Physician Documentation Improvement: A Complete Overview

physician documentation
February 28, 2018

Posted by MedbillingExperts / 0 Comment

Ask any medical coder across the country and they will say that the biggest challenge that they are facing is not the absence of physician documentation; but it is that the documentation they are receiving is not adequate or rather incomplete, with many not even having the basic information that is necessary to assign accurate codes.

One of the main reason for this is the proverbial habit of the physician to capture only the information that they need to provide care. To be more elaborate, the physicians across the country are more concerned about capturing nuggets associated with evaluation, treatment and management of the health conditions that comes across their way. Everything that they do including the chart documentation that they provide is moulded around diagnostic phrasing and language, and certainly does not include any minute reference about codes.

Even though a large number of hospitals have implemented incremental steps including introducing clinical documentation programs to optimize documentation efforts of physicians, they haven’t seen much success. One of the main reason for this is the paucity of physicians. Whenever they feel that their patients are not gaining from efforts to modify documentation practices, they are quick to turn-back and continue their old habits. Another reason for this situation is the fact that these professionals are accustomed to being paid by their evaluation and management level, not their diagnoses.

What is Happening at the Practice

The superbill, or the encounter form, is one of the prime examples for inaccurate, unspecified and incomplete coding at a physician practice.

The condition for which the patient was treated can often be forcefully entered into those listed on the form or in some cases may not be captured at all. And even if the physician documents the condition, it may not be specific. For instance, the physician may only document conditions such as pancreatitis without specifying whether the condition is sclerotic, alcohol-induced, idiopathic, acute, or not indicating length of laceration or use of anaesthetic. Even the use of EHRs for diagnosis selection is not helping the cause. This is because, it is highly unlikely that the physicians will take that extra 30-60 seconds to go through the long list of choices that appears for the condition and select the most specific one.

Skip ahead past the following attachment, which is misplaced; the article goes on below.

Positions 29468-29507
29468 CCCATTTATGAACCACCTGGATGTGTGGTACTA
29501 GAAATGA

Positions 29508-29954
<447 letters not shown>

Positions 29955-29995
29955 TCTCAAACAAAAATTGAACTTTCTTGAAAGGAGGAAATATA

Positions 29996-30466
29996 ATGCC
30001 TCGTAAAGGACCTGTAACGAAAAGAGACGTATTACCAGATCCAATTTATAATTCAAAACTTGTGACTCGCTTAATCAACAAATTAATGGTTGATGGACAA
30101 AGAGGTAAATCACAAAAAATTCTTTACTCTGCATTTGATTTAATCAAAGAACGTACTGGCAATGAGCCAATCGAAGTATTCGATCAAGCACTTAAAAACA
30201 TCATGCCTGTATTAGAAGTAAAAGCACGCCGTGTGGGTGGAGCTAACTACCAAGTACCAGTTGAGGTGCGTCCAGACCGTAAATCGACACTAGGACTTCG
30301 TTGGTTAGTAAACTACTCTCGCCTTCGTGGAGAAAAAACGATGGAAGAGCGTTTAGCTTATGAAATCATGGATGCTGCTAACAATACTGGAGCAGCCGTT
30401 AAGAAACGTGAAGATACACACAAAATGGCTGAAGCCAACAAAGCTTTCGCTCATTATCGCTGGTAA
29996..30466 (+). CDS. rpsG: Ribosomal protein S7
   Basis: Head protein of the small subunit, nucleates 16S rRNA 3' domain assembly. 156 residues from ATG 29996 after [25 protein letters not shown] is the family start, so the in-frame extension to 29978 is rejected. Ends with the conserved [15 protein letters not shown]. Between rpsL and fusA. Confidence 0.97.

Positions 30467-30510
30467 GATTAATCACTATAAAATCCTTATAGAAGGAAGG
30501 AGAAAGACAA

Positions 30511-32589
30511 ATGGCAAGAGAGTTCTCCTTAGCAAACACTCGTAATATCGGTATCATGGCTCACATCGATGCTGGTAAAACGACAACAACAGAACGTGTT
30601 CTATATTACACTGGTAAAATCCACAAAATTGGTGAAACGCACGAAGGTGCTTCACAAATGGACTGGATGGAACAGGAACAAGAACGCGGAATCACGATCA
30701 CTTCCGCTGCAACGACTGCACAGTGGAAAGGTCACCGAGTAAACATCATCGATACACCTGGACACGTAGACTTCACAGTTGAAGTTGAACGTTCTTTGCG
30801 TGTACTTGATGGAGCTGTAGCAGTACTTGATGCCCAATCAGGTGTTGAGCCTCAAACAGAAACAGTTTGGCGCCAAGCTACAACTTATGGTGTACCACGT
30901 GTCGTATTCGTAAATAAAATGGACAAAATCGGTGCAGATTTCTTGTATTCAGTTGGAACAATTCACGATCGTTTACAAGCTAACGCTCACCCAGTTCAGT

The Solution

The only way one can increase the accuracy of documentation at a physician practice is by pushing some of the responsibility out to others in the practice. For instance, you can start at the front desk. At the time when appointment is made, and the health questionnaire is returned from the patient, personnel at the front desk can ensure that they capture the duration or date of onset, at bare minimum.

Also hiring a medical assistant (MA) can be of great help when it comes to increasing the accuracy of medical documentation.

Certified MAs are individuals who have completed a structured education program and are well-versed with medical terminologies, disease processes, medical coding regulation and anatomy of humans.

Leveraging their knowledge and understanding, MAs can easily talk to the patients, query them and glean valuable information which can often overlooked by physicians. All of these can go a long way in saving physician time, supplementing physician documentation efforts, and selecting a more specific code.

Let’s understand MA’s role with the help of an example of documentation for ICD-10 injury code elements. With a short interview with the patient, MA can capture key elements, which otherwise might be overlooked, such as:

  • The nature of the injury including information regarding “upper/lower” and laterality
  • Exact time when it happened to help physician ascertain whether it was an initial encounter for active treatment or other
  • Exact place where it happened
  • Patient status and the nature of work he was doing when the injury happened. For instance, if the patient was bitten by a cat, MA may attribute the patient status of other, but if the patient was bitten by the cat when he was holding it while administering injection by the vet, the status should be changed to an activity for income. The exact code for activity of “holding a cat” is the Y code for animal care.

The above instance is a prime example of the kinds of results that a bit of probing by the MA can bring in with regards to optimizing the documentation and medical coding process.

Let understand MA’s role with a reference to hierarchical condition categories, where the physicians generally fall short of maintaining the required level of specificity with regards to documentation. In this case, the MA can don the hat of a reviewer to assess minute details of the patient’s health questionnaire and capture conditions that the patient notes. In case the information provided by the patient is inadequate, these professionals can seek additional details regarding the condition, such as the time frame since the patient first contracted the condition, or previous records of treatment and medication.

What’s more, MA’s could also don the hat of a scribe and transfer all the findings that the physician dictates while examining the patient into EHR. This will not only save precious time of the physician but will also provide for a more comprehensive progress note in the EHR. In addition, these professionals can play a crucial part in determining medical necessities. Leveraging their knowledge of national and local coverage determinations, MAs can direct physicians to appropriately link the diagnosis with the in-office test and evade medical necessity denials.

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